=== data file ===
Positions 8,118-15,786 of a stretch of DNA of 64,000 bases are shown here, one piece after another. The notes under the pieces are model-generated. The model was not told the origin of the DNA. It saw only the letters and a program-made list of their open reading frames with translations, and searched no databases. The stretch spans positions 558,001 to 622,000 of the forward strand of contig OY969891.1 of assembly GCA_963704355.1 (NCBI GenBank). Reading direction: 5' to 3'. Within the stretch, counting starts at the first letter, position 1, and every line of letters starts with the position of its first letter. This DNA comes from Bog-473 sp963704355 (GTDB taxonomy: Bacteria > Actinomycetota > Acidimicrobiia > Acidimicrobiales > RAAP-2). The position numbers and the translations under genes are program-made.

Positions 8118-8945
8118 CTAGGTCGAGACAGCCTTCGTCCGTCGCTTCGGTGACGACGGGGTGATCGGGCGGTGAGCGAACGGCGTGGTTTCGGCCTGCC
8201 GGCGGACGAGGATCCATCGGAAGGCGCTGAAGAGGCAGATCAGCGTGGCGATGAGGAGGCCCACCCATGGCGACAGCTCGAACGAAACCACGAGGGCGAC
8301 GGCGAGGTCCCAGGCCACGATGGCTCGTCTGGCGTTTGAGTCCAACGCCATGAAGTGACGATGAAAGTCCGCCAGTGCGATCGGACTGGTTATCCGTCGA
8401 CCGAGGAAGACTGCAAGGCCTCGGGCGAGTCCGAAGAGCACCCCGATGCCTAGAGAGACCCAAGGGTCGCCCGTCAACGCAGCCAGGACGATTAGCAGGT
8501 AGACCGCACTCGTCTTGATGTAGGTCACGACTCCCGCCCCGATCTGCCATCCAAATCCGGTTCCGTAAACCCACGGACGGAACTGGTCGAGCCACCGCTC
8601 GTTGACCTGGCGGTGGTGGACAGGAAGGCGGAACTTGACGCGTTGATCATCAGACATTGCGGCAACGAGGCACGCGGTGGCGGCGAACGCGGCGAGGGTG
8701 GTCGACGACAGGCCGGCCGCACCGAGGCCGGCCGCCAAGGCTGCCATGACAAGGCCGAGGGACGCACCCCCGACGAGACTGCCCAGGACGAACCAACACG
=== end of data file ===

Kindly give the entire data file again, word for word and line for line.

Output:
Positions 8,118-15,786 of a stretch of DNA of 64,000 bases are shown here, one piece after another. The notes under the pieces are model-generated. The model was not told the origin of the DNA. It saw only the letters and a program-made list of their open reading frames with translations, and searched no databases. The stretch spans positions 558,001 to 622,000 of the forward strand of contig OY969891.1 of assembly GCA_963704355.1 (NCBI GenBank). Reading direction: 5' to 3'. Within the stretch, counting starts at the first letter, position 1, and every line of letters starts with the position of its first letter. This DNA comes from Bog-473 sp963704355 (GTDB taxonomy: Bacteria > Actinomycetota > Acidimicrobiia > Acidimicrobiales > RAAP-2). The position numbers and the translations under genes are program-made.

Positions 8118-8945
8118 CTAGGTCGAGACAGCCTTCGTCCGTCGCTTCGGTGACGACGGGGTGATCGGGCGGTGAGCGAACGGCGTGGTTTCGGCCTGCC
8201 GGCGGACGAGGATCCATCGGAAGGCGCTGAAGAGGCAGATCAGCGTGGCGATGAGGAGGCCCACCCATGGCGACAGCTCGAACGAAACCACGAGGGCGAC
8301 GGCGAGGTCCCAGGCCACGATGGCTCGTCTGGCGTTTGAGTCCAACGCCATGAAGTGACGATGAAAGTCCGCCAGTGCGATCGGACTGGTTATCCGTCGA
8401 CCGAGGAAGACTGCAAGGCCTCGGGCGAGTCCGAAGAGCACCCCGATGCCTAGAGAGACCCAAGGGTCGCCCGTCAACGCAGCCAGGACGATTAGCAGGT
8501 AGACCGCACTCGTCTTGATGTAGGTCACGACTCCCGCCCCGATCTGCCATCCAAATCCGGTTCCGTAAACCCACGGACGGAACTGGTCGAGCCACCGCTC
8601 GTTGACCTGGCGGTGGTGGACAGGAAGGCGGAACTTGACGCGTTGATCATCAGACATTGCGGCAACGAGGCACGCGGTGGCGGCGAACGCGGCGAGGGTG
8701 GTCGACGACAGGCCGGCCGCACCGAGGCCGGCCGCCAAGGCTGCCATGACAAGGCCGAGGGACGCACCCCCGACGAGACTGCCCAGGACGAACCAACACG